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Monarda didyma L. - Bee Balm

Common Names:  Scarlet beebalm, Oswega tea, Red bergamot

Family:  Lamiaceae (Mint Family)

Plant Type: Herbaceous Perennial       Herbs: Culinary 

The native plant, Monarda didyma  has dense rounded terminal head-like clusters of bright red tubular flowers atop a square stem.  Scarlet beebalm is a popular perennial with scarlet-red flowers in terminal tufts.  The 1 meter stems are square and lined with large, oval dark green leaves.  They have a clump-forming habit. Flowers appear in midsummer and last for several weeks.  Deadhead to extend blooming. Monarda didyma can be invasive but is controllable in a garden.  The native plant is found throughout eastern North America.

Cultivars:  Beebalm may be subject to powdery mildew.  Cultivars that are mildew resistant include: ‘Colrain Red’, ‘ Jacob Cline’ (red), ‘Violet Queen’ and ‘Gardenview Scarlet’.

Attracts: bees, butterflies, and hummingbirds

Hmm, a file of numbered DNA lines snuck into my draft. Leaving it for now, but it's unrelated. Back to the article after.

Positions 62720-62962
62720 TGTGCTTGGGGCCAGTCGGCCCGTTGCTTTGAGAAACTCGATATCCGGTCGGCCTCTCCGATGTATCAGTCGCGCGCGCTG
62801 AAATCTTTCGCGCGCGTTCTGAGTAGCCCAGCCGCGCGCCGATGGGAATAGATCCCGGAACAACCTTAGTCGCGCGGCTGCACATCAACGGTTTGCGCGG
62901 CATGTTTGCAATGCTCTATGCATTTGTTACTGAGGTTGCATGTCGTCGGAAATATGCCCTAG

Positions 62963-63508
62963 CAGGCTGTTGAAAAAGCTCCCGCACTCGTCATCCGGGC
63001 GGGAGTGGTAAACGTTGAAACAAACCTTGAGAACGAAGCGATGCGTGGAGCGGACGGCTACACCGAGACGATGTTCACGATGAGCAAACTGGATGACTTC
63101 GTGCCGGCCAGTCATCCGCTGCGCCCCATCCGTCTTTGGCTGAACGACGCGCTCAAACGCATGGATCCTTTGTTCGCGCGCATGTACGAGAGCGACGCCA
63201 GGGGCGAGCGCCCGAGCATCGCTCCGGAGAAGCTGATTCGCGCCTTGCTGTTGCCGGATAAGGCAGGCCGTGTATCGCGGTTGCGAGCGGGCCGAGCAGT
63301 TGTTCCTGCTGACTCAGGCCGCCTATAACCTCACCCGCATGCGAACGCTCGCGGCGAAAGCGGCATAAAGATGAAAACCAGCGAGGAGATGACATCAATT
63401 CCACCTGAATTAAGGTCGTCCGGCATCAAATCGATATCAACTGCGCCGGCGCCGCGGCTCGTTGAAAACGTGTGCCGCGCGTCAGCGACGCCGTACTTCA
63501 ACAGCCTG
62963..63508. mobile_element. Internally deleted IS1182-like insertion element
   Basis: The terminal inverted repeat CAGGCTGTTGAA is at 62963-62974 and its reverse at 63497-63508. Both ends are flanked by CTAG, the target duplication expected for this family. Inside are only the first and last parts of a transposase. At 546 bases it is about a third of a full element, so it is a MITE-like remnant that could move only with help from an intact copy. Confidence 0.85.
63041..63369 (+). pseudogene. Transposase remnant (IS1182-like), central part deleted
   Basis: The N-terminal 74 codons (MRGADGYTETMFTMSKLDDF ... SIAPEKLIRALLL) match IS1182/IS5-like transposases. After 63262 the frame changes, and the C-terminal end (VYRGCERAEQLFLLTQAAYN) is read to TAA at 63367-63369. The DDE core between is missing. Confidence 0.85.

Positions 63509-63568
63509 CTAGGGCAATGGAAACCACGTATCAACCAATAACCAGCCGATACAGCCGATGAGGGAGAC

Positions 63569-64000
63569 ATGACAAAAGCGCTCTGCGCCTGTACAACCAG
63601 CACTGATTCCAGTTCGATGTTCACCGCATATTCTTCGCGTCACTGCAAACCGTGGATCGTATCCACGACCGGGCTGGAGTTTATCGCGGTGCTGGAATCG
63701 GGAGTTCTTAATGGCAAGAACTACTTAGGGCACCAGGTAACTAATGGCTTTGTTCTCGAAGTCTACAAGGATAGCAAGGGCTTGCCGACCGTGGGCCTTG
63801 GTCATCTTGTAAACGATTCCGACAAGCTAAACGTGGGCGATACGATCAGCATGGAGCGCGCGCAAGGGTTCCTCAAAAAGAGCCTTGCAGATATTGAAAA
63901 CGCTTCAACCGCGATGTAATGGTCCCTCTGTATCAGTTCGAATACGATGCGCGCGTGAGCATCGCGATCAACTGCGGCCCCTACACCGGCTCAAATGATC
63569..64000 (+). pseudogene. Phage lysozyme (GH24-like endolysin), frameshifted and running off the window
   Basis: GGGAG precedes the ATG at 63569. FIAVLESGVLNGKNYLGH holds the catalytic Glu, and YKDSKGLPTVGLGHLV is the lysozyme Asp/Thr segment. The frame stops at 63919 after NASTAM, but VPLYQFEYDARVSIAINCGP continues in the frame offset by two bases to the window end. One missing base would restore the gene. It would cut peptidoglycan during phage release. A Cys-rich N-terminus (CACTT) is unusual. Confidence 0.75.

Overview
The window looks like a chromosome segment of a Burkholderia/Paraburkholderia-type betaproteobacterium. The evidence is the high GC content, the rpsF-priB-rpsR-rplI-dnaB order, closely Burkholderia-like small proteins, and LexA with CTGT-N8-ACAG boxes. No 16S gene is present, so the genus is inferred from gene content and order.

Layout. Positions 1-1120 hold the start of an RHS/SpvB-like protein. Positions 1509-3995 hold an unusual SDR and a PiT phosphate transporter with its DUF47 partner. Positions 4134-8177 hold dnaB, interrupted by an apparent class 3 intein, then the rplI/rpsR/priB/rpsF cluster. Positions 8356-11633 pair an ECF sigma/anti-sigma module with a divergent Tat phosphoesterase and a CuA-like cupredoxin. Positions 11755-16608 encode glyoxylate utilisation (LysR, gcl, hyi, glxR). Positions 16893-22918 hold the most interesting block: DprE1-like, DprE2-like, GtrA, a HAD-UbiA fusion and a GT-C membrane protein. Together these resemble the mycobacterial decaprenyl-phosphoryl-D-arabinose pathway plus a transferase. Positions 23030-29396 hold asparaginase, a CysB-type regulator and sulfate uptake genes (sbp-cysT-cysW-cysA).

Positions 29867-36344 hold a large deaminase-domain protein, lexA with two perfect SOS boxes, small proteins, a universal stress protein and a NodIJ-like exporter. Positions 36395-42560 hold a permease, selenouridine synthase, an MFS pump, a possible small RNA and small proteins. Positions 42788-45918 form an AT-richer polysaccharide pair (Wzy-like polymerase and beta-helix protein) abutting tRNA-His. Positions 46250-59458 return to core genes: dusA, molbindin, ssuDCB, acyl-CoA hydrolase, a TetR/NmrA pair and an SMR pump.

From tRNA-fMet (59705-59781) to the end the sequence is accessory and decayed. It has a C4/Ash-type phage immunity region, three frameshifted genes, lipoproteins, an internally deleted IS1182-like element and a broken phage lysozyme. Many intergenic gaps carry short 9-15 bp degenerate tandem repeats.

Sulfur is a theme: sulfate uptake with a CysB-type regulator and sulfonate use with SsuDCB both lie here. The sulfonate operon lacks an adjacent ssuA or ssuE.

Habitat:  prefers moist conditions and light shade but will grow in full sun with adequate moisture.  Beebalm will grow in most kinds of soil, even heavy clay.

Propagation:  by seed or division in early spring

Availability: seed catalogues and many native plants and cultivars are available at local nurseries.

Culinary Uses:  The flowers and leaves are edible.  Leaves and young shoot tips can be used raw or cooked.  The leaves are used as flavouring in salads and fruit salads, drinks, etc.  Flowers  can be eaten raw and are used as an attractive garnish in culinary dishes.

The name Oswega tea comes from native North Americans who used the leaves to brew teas and it is the leaves that give Earl Grey tea it’s distinctive flavour.

Monarda attracting Hummingbird Hawk Moth